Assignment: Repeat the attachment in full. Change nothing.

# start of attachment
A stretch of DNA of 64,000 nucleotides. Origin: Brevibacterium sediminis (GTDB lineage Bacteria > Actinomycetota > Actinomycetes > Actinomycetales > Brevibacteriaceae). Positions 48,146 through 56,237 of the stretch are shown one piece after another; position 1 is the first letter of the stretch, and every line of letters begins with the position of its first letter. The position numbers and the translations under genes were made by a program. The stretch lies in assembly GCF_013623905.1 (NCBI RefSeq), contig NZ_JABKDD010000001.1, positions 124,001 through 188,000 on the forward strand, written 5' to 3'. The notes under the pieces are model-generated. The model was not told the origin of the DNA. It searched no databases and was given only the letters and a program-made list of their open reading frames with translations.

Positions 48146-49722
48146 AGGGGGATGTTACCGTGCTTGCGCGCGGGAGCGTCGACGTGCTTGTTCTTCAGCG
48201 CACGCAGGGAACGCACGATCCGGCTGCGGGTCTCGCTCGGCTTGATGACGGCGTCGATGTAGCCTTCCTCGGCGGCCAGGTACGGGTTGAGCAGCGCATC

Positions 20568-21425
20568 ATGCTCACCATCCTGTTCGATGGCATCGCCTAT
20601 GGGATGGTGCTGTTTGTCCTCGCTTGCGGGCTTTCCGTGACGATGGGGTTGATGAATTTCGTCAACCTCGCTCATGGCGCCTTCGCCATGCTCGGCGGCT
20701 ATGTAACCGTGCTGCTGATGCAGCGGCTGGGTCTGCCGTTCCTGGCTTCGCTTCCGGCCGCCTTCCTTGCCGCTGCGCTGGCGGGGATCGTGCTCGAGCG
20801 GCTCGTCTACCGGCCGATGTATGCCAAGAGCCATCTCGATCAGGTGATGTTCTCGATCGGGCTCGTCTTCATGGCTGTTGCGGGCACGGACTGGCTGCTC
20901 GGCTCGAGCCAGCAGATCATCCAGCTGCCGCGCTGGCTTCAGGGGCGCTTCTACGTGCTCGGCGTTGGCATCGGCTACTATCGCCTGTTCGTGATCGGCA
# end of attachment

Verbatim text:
A stretch of DNA of 64,000 nucleotides. Origin: Brevibacterium sediminis (GTDB lineage Bacteria > Actinomycetota > Actinomycetes > Actinomycetales > Brevibacteriaceae). Positions 48,146 through 56,237 of the stretch are shown one piece after another; position 1 is the first letter of the stretch, and every line of letters begins with the position of its first letter. The position numbers and the translations under genes were made by a program. The stretch lies in assembly GCF_013623905.1 (NCBI RefSeq), contig NZ_JABKDD010000001.1, positions 124,001 through 188,000 on the forward strand, written 5' to 3'. The notes under the pieces are model-generated. The model was not told the origin of the DNA. It searched no databases and was given only the letters and a program-made list of their open reading frames with translations.

Positions 48146-49722
48146 AGGGGGATGTTACCGTGCTTGCGCGCGGGAGCGTCGACGTGCTTGTTCTTCAGCG
48201 CACGCAGGGAACGCACGATCCGGCTGCGGGTCTCGCTCGGCTTGATGACGGCGTCGATGTAGCCTTCCTCGGCGGCCAGGTACGGGTTGAGCAGCGCATC

Positions 20568-21425
20568 ATGCTCACCATCCTGTTCGATGGCATCGCCTAT
20601 GGGATGGTGCTGTTTGTCCTCGCTTGCGGGCTTTCCGTGACGATGGGGTTGATGAATTTCGTCAACCTCGCTCATGGCGCCTTCGCCATGCTCGGCGGCT
20701 ATGTAACCGTGCTGCTGATGCAGCGGCTGGGTCTGCCGTTCCTGGCTTCGCTTCCGGCCGCCTTCCTTGCCGCTGCGCTGGCGGGGATCGTGCTCGAGCG
20801 GCTCGTCTACCGGCCGATGTATGCCAAGAGCCATCTCGATCAGGTGATGTTCTCGATCGGGCTCGTCTTCATGGCTGTTGCGGGCACGGACTGGCTGCTC
20901 GGCTCGAGCCAGCAGATCATCCAGCTGCCGCGCTGGCTTCAGGGGCGCTTCTACGTGCTCGGCGTTGGCATCGGCTACTATCGCCTGTTCGTGATCGGCA